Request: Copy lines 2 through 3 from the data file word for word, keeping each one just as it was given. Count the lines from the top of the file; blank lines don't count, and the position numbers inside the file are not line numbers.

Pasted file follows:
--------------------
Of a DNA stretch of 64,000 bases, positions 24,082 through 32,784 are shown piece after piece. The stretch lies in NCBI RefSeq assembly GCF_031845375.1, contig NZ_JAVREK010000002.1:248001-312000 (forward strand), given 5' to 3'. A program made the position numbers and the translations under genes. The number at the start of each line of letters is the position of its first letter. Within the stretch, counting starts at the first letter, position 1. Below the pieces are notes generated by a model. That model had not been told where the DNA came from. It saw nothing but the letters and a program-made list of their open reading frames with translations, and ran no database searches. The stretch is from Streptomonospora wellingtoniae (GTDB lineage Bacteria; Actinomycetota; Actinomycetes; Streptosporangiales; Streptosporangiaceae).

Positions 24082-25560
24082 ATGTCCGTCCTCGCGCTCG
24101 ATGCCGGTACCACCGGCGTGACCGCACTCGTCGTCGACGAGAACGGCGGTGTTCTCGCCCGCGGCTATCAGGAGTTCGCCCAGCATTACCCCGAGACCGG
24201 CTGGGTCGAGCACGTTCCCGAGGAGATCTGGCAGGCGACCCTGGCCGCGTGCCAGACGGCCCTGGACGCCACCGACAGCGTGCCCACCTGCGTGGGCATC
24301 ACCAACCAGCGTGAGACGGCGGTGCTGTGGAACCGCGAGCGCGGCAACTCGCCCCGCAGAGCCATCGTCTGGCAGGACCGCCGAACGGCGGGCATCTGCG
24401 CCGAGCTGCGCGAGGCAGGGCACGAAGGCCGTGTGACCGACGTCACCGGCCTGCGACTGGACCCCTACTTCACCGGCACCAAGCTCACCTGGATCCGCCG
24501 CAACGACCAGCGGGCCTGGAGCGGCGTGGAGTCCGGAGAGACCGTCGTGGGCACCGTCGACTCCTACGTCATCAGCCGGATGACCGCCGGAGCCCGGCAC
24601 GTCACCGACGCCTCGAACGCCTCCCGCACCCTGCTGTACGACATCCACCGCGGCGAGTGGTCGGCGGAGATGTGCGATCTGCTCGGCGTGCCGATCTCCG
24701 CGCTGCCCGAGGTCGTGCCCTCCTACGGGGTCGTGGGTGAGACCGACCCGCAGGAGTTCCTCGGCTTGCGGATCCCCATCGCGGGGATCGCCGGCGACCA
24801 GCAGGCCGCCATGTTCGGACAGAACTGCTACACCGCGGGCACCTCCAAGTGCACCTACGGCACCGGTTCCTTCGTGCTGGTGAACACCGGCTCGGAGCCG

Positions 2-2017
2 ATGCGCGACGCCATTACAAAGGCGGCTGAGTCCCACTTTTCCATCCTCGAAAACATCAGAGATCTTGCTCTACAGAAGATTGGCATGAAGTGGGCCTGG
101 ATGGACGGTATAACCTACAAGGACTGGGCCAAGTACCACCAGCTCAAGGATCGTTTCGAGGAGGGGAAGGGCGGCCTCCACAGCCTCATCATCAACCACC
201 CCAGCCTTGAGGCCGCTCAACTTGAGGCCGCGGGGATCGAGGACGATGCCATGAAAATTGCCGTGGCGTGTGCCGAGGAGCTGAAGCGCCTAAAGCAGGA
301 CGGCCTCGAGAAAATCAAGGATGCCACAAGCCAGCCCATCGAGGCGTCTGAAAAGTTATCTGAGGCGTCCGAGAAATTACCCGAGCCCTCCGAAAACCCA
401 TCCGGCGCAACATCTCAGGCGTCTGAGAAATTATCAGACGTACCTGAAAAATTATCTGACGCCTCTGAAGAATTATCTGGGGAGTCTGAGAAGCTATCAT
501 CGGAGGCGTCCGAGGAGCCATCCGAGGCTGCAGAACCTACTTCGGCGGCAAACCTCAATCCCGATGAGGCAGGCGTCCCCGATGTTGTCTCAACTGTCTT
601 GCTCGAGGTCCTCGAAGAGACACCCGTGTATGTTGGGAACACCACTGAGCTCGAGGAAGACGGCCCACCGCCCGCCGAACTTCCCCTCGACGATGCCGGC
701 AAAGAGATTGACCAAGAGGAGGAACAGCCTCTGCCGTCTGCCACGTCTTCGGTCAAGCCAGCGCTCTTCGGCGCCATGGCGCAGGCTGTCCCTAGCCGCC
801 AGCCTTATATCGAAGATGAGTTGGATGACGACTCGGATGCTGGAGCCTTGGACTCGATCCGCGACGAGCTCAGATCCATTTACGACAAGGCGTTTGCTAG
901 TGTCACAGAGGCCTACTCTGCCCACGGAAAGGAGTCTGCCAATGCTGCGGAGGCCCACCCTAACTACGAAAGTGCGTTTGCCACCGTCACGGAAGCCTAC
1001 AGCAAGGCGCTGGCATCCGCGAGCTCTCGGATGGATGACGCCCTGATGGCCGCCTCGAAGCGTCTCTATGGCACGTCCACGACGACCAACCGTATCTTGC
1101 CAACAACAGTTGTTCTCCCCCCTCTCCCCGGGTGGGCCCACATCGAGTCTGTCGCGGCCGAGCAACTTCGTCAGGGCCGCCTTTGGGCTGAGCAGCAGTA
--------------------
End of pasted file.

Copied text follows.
Positions 24082-25560
24082 ATGTCCGTCCTCGCGCTCG